The Great Western Schism

The Great Western Schism (1378 – 1415) should not be confused with the Great Schism of 1054, which was the separation of the Roman Catholic Church and the Eastern Orthodox Church (see this article). This schism was a temporary one where there were two popes.

The Italian Pope Urban VI was appointed in 1378. He was well known for his even temperament. However, when he was elected he became slightly erratic and would strike clergy and papal officers for no apparent reason. This strange behavior led the Cardinals to elect a second pope, Clement VII.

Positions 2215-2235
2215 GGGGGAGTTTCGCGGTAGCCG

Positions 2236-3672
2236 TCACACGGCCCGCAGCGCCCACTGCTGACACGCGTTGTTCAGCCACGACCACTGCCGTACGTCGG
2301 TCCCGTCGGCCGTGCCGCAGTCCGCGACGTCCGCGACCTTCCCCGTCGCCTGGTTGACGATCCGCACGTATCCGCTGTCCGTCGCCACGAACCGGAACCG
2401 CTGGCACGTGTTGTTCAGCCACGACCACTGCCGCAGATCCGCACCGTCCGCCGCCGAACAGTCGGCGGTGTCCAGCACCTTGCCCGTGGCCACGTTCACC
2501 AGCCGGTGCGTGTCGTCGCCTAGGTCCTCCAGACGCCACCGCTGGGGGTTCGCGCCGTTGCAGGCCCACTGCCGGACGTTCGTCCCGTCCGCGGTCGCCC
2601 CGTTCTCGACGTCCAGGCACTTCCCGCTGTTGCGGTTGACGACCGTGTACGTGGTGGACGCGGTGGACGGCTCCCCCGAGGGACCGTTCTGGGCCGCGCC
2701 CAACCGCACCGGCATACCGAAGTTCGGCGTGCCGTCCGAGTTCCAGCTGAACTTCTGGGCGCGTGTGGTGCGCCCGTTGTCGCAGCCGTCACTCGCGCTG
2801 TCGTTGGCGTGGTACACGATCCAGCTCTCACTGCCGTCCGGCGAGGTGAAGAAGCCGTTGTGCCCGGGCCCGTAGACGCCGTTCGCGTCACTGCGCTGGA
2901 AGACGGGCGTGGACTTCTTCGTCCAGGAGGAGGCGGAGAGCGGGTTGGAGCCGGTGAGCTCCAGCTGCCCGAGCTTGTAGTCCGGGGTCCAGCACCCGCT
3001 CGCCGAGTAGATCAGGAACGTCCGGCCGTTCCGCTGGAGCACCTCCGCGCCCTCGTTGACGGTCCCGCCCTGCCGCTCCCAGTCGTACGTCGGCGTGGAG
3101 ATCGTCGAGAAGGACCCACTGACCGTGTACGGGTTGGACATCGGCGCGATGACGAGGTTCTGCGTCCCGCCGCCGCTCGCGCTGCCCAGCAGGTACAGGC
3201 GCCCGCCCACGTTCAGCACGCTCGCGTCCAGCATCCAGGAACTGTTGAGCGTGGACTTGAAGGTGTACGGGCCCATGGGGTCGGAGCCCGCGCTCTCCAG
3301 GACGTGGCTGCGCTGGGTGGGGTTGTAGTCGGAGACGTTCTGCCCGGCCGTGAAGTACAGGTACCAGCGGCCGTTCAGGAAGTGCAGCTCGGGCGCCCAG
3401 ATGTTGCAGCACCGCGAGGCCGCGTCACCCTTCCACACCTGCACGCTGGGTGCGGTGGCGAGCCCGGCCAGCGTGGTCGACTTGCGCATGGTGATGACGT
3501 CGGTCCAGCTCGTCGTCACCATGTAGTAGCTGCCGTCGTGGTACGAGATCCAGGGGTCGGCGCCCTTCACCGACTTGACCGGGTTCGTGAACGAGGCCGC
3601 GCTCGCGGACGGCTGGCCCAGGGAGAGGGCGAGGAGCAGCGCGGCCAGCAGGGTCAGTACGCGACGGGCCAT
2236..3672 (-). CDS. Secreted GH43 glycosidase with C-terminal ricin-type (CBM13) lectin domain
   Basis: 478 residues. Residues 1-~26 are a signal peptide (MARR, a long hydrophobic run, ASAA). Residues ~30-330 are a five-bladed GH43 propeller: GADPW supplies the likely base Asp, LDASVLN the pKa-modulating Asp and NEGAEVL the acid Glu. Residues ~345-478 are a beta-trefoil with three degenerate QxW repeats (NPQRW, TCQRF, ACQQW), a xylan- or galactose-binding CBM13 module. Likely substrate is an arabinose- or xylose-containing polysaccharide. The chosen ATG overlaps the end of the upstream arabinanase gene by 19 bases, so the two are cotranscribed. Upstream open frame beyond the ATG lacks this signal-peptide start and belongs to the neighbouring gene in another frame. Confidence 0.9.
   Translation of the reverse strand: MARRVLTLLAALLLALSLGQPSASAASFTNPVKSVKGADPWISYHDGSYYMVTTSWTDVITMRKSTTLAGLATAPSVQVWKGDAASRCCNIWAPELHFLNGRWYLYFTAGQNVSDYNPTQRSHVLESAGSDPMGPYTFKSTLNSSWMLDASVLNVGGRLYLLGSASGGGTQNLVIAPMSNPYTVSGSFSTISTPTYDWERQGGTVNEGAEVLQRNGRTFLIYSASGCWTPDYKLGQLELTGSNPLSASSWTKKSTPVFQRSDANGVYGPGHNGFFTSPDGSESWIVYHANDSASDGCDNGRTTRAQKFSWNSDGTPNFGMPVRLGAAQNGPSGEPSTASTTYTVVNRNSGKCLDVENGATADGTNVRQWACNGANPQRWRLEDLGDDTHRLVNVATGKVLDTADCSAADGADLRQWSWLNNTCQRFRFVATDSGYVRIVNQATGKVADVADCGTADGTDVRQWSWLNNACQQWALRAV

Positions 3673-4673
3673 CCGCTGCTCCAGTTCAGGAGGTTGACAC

Pope Clement VII was French. But, when he came to take up the office of pope, Urban would not resign. So, Clement moved to Avignon, France and Urban stayed in Rome, Italy. Thus the Great Western Schism began—a temporary separation of France and allies from Italy and their allies.

The end of this absurd Western Schism came with the Council of Constance (1414 – 1418). In order to solve the issue a third pope was elected in 1415, Pope Martin V. However, it was not until 1418 that Urban and Clement resigned from office and the Great Western Schism came to an end.